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December 4, 2017

Alarming Medicare Part B Overhaul Plan Reduces Drug Choice, Access

  Institute for Policy Innovation

DALLAS - The Medicare Payment Advisory Commission (MedPAC), which provides Congress with advice on improving Medicare, is recommending a dramatic, deleterious overhaul to the Medicare Part B prescription drug program that would prioritize the government’s budgets over patients’ needs.

In a new publication, “Budgets First, Patients Last: MedPAC's Plan to Undermine Medicare Part B's Drug Benefit,” Institute for Policy Innovation (IPI) resident scholar Dr. Merrill Matthews says MedPAC’s proposed changes to Medicare Part B’s prescription drug reimbursement plan would put patients' lives at risk by reducing access to care, especially for the sickest and most vulnerable patients — a substantial segment of Medicare’s Part B drug program.

Medicare Part B, the program that pays for most physicians’ services, also covers prescription drugs administered by health care professionals in the physician’s office or in a hospital outpatient setting.

“MedPAC wants to change how Medicare Part B drugs are priced and reimbursed in an effort to push manufacturers, vendors and doctors into providing health care the way Washington thinks they should,” said Matthews. “The commission seeks to implement economic incentives that would encourage doctors to prescribe the oldest and cheapest technology—whether or not that is in the best interest of the patient.”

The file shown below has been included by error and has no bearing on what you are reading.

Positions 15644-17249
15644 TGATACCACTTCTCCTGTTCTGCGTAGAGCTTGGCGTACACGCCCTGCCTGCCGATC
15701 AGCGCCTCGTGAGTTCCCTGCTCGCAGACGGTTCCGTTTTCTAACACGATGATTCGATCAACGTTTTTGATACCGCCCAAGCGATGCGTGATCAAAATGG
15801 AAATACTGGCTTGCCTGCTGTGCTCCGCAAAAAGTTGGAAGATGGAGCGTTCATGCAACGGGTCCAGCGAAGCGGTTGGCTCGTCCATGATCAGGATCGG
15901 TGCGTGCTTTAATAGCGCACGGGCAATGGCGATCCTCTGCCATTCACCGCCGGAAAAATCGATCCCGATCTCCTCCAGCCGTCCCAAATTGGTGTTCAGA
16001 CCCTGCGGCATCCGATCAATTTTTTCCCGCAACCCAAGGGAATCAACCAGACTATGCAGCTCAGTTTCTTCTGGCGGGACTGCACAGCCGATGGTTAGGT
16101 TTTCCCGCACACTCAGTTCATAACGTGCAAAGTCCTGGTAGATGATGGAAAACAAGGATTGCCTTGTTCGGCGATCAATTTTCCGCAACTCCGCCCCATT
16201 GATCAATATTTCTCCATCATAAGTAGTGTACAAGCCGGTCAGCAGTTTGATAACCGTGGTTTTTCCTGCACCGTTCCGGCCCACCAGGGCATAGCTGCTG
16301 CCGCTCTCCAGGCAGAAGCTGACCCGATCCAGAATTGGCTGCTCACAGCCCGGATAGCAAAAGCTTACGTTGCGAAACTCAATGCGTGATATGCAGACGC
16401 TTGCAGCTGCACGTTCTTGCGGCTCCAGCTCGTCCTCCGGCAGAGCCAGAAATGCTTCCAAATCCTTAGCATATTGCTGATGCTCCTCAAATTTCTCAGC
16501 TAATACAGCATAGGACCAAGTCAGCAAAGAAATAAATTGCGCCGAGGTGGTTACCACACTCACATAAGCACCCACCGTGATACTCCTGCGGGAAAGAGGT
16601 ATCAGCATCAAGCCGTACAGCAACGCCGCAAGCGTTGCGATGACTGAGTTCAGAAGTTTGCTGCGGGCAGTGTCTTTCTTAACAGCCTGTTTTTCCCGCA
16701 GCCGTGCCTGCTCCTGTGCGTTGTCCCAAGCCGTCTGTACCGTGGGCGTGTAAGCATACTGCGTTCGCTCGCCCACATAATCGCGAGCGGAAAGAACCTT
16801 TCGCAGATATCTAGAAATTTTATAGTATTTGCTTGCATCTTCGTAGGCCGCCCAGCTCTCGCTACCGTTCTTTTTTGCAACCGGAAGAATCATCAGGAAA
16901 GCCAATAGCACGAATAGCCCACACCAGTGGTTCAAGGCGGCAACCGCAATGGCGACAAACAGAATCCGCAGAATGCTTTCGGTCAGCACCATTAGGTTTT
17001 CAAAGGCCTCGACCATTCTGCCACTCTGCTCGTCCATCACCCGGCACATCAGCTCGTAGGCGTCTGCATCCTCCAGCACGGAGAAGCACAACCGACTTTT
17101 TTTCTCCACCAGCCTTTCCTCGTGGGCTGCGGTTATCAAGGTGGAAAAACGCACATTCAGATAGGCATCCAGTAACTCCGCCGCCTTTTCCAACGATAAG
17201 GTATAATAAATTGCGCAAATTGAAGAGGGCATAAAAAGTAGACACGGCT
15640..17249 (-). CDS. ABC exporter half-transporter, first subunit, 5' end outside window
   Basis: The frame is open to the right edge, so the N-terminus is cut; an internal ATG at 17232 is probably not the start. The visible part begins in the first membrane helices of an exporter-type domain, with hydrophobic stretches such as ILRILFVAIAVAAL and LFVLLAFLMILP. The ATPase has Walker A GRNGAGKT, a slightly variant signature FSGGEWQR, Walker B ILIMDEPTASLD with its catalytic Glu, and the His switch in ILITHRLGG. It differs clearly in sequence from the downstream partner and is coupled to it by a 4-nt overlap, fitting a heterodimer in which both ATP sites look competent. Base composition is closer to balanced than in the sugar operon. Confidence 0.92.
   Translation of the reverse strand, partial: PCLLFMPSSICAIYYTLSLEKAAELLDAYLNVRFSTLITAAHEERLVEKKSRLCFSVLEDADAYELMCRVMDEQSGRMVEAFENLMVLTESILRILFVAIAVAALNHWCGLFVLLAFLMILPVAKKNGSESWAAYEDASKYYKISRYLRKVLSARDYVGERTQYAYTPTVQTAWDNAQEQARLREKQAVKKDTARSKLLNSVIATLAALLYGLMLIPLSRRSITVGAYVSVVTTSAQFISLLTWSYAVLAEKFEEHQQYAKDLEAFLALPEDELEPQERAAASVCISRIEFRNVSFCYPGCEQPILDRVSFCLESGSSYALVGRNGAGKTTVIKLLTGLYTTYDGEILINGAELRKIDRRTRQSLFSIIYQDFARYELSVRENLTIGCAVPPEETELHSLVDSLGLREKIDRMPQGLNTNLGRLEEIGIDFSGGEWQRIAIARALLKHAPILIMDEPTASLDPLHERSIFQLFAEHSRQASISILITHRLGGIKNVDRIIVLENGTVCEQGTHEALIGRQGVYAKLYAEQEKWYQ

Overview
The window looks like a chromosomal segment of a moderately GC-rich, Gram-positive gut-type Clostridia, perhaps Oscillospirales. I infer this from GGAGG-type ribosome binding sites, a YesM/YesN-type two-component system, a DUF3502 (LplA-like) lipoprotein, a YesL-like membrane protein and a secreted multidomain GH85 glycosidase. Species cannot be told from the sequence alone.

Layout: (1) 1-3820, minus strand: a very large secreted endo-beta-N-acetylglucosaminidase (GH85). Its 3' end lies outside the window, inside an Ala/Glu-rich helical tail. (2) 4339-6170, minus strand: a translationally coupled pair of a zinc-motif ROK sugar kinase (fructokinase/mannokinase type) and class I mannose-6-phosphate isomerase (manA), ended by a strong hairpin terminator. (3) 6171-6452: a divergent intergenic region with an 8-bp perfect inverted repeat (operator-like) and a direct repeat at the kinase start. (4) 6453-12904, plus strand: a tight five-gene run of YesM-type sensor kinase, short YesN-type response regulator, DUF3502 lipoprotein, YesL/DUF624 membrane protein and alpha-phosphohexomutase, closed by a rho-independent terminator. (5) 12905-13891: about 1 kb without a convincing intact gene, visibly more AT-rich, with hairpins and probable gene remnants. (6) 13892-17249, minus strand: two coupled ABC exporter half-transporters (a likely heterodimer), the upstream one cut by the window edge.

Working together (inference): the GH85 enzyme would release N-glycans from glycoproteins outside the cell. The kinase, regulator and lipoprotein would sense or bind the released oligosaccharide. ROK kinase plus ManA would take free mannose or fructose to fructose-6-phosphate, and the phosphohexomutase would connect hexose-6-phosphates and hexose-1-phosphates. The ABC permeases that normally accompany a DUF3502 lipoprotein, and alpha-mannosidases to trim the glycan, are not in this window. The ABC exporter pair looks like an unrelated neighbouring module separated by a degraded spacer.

“If Part B drug reform is needed, MedPAC’s plan isn’t it,” said Matthews.

One of MedPAC’s convoluted proposals is its drug value program, which would use a “reference pricing” system, empowering bureaucrats to pick and choose which drugs they believe are the most effective for the price. MedPAC is very clear it wants to adopt a price control scheme similar to Parts A and B. 

Matthews warns the result of MedPAC’s proposals, if implemented, will surely be:

  • Fewer doctors participating in Part B drug administration;
  • Fewer opportunities for patients to access the newest and most advanced therapies; and
  • More patients receiving Part B drugs in the hospital rather than a physician's office, which drives up Part B spending—the very thing MedPAC’s proposals allegedly seek to counter. 

“The fundamental problem with MedPAC’s proposals is they are all variations of a price control scheme,” said Matthews. “MedPAC is following the path of all countries that spend significant amounts of taxpayer dollars on health care: looking for ways to reduce that spending. In short: budgets first, patients last.”

The Institute for Policy Innovation (IPI) is an independent, nonpartisan public policy organization based in Dallas. IPI resident scholar Dr. Merrill Matthews is available for interview by contacting Erin Humiston at (972) 874-5139, or erin@ipi.org. Copies of Budgets First, Patients Last: MedPAC's Plan to Undermine Medicare Part B's Drug Benefit are available at www.IPI.org. 

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